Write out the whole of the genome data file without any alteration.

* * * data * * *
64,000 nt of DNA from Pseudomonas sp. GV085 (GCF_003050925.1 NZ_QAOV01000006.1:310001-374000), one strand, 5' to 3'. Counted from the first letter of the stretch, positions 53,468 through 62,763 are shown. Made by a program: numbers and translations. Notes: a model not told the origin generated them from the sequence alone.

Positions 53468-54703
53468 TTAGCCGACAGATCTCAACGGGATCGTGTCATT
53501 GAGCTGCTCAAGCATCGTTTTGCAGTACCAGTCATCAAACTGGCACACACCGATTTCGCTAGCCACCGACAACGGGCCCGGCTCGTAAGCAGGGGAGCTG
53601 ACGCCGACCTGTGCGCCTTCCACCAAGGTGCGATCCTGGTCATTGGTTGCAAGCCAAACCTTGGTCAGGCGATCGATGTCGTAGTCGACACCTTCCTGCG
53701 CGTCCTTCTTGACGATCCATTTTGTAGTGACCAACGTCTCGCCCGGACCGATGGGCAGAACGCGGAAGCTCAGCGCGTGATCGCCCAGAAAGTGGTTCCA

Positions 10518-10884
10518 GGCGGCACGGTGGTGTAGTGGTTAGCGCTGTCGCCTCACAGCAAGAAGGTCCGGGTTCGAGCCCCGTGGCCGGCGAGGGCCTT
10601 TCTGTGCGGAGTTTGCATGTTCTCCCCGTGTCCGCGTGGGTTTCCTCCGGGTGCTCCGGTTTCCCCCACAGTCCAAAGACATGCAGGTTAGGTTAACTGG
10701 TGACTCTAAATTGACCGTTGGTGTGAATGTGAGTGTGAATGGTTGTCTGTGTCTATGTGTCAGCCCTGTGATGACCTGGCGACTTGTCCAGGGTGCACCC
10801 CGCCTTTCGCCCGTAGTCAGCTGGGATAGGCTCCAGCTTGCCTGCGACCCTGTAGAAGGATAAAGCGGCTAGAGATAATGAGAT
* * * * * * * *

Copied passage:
64,000 nt of DNA from Pseudomonas sp. GV085 (GCF_003050925.1 NZ_QAOV01000006.1:310001-374000), one strand, 5' to 3'. Counted from the first letter of the stretch, positions 53,468 through 62,763 are shown. Made by a program: numbers and translations. Notes: a model not told the origin generated them from the sequence alone.

Positions 53468-54703
53468 TTAGCCGACAGATCTCAACGGGATCGTGTCATT
53501 GAGCTGCTCAAGCATCGTTTTGCAGTACCAGTCATCAAACTGGCACACACCGATTTCGCTAGCCACCGACAACGGGCCCGGCTCGTAAGCAGGGGAGCTG
53601 ACGCCGACCTGTGCGCCTTCCACCAAGGTGCGATCCTGGTCATTGGTTGCAAGCCAAACCTTGGTCAGGCGATCGATGTCGTAGTCGACACCTTCCTGCG
53701 CGTCCTTCTTGACGATCCATTTTGTAGTGACCAACGTCTCGCCCGGACCGATGGGCAGAACGCGGAAGCTCAGCGCGTGATCGCCCAGAAAGTGGTTCCA

Positions 10518-10884
10518 GGCGGCACGGTGGTGTAGTGGTTAGCGCTGTCGCCTCACAGCAAGAAGGTCCGGGTTCGAGCCCCGTGGCCGGCGAGGGCCTT
10601 TCTGTGCGGAGTTTGCATGTTCTCCCCGTGTCCGCGTGGGTTTCCTCCGGGTGCTCCGGTTTCCCCCACAGTCCAAAGACATGCAGGTTAGGTTAACTGG
10701 TGACTCTAAATTGACCGTTGGTGTGAATGTGAGTGTGAATGGTTGTCTGTGTCTATGTGTCAGCCCTGTGATGACCTGGCGACTTGTCCAGGGTGCACCC
10801 CGCCTTTCGCCCGTAGTCAGCTGGGATAGGCTCCAGCTTGCCTGCGACCCTGTAGAAGGATAAAGCGGCTAGAGATAATGAGAT